Meanwhile the fleet, cruising in the harbour, had been equally successful. It captured a French ship of sixty-four guns, loaded with stores for the garrison, to whom the loss was as distressing, as to the besiegers the capture was fortunate. English ships of war were, besides, continually arriving, and added such strength to the fleet, that a combined attack upon the town was resolved upon.

The enemy, discovering the design, deemed it unwise to abide the hazard of an assault. On the 15th of June, the French commander proposed a cessation of hostilities, and, on the 17th, capitulated.

Intelligence of this event flying swiftly through the colonies, diffused great and universal joy. And well might the citizens of New England be elated with the glad tidings. Without even a suggestion from the mother country, they had projected, and with but little assistance, had achieved, an enterprise of vast importance to her and to them. Their commerce and fisheries were now secure, and their maritime cities relieved from all fear of attack from that quarter.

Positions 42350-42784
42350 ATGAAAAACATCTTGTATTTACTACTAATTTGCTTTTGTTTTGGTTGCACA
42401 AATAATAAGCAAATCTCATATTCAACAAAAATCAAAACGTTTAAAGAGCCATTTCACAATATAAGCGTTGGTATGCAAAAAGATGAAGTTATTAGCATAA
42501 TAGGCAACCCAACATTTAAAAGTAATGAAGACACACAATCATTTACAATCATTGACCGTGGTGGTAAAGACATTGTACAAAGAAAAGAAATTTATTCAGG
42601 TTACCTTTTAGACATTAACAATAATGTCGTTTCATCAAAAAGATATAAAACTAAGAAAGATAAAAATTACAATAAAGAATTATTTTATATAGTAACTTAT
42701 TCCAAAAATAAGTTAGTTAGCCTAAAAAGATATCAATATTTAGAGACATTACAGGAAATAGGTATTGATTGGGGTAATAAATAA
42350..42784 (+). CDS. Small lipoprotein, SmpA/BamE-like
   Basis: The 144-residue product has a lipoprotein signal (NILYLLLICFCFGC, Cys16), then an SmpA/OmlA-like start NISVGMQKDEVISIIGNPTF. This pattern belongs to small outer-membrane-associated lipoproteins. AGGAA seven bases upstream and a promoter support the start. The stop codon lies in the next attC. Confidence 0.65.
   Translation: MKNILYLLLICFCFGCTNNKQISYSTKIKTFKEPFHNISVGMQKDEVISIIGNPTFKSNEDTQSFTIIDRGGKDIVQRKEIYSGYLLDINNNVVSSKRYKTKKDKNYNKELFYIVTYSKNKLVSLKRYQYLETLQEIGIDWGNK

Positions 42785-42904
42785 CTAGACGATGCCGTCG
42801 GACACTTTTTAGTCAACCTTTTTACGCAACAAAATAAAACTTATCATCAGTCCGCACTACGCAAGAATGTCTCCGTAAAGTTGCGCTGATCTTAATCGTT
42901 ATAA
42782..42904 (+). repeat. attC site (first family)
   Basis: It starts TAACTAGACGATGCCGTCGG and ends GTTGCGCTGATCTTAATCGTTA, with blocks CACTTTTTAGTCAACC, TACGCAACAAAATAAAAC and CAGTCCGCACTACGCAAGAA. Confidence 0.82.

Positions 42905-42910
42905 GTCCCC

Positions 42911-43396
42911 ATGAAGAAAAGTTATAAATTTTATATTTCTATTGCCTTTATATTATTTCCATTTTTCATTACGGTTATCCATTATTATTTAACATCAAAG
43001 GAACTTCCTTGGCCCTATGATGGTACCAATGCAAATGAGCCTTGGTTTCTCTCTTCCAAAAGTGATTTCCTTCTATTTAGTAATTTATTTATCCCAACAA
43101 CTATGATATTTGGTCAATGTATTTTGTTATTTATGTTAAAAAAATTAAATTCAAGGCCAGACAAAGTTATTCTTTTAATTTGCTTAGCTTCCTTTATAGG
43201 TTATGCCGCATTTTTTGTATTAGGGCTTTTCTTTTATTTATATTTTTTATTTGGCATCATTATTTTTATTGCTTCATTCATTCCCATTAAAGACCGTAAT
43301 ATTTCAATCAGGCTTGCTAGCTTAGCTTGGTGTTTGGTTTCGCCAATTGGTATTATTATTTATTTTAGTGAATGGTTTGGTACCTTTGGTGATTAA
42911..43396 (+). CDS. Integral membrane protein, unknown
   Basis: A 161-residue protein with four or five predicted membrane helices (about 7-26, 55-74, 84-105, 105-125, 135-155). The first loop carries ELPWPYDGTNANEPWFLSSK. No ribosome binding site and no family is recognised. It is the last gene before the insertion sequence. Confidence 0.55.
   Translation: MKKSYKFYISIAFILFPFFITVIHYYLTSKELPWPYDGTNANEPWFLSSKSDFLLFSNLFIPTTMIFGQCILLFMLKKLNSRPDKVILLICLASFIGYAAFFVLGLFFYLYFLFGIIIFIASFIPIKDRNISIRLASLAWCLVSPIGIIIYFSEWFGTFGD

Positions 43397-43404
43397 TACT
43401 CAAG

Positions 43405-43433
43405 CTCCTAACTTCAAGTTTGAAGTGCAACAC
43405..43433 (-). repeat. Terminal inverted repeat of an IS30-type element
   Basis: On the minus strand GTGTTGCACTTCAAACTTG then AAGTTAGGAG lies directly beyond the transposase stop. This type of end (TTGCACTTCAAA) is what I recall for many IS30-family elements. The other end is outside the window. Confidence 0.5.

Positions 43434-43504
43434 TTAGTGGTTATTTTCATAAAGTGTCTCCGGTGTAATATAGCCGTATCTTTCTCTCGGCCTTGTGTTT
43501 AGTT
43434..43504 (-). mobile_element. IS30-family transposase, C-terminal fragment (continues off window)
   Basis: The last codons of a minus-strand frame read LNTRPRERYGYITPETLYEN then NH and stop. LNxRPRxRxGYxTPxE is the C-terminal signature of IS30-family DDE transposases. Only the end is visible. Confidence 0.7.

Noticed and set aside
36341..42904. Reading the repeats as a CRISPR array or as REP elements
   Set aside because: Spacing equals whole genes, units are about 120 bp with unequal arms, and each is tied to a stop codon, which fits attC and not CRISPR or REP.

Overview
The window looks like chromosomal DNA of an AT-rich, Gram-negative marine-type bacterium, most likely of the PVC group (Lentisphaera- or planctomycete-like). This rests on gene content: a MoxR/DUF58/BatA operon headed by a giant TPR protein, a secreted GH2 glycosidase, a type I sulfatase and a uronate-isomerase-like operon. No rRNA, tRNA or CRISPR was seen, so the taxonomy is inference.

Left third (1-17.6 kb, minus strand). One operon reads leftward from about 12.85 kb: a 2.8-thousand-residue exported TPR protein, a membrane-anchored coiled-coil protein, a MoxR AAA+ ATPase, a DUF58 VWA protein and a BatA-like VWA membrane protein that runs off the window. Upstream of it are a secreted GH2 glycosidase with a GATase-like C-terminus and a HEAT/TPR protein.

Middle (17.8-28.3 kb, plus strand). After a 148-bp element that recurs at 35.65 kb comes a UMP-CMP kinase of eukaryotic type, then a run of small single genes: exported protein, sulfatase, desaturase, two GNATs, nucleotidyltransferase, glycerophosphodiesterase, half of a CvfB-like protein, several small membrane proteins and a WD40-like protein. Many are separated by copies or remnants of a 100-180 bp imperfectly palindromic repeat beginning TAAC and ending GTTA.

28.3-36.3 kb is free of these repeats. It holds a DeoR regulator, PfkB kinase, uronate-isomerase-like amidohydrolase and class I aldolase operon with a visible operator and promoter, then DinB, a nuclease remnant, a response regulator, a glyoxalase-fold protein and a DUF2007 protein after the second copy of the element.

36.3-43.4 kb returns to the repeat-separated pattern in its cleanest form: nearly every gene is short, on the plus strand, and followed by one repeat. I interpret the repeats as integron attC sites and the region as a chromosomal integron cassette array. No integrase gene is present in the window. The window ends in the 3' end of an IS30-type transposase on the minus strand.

Francé, fired with resentment at her loss, made extraordinary exertions to retrieve it, and to inflict chastisement on New England. The next summer, she despatched to the American coast a powerful fleet, carrying a large number of soldiers. The news of its approach spread terror thoughout New England; but an uncommon succession of disasters, which the pious of that time attributed to the special interposition of Providence, deprived it of all power to inflict injury. After remaining a short time on the coast, it returned to France, having lost two admirals, both of whom it was supposed, put an end to their lives through chagrin; having also, by tempests, been reduced to one half its force, and effected nothing.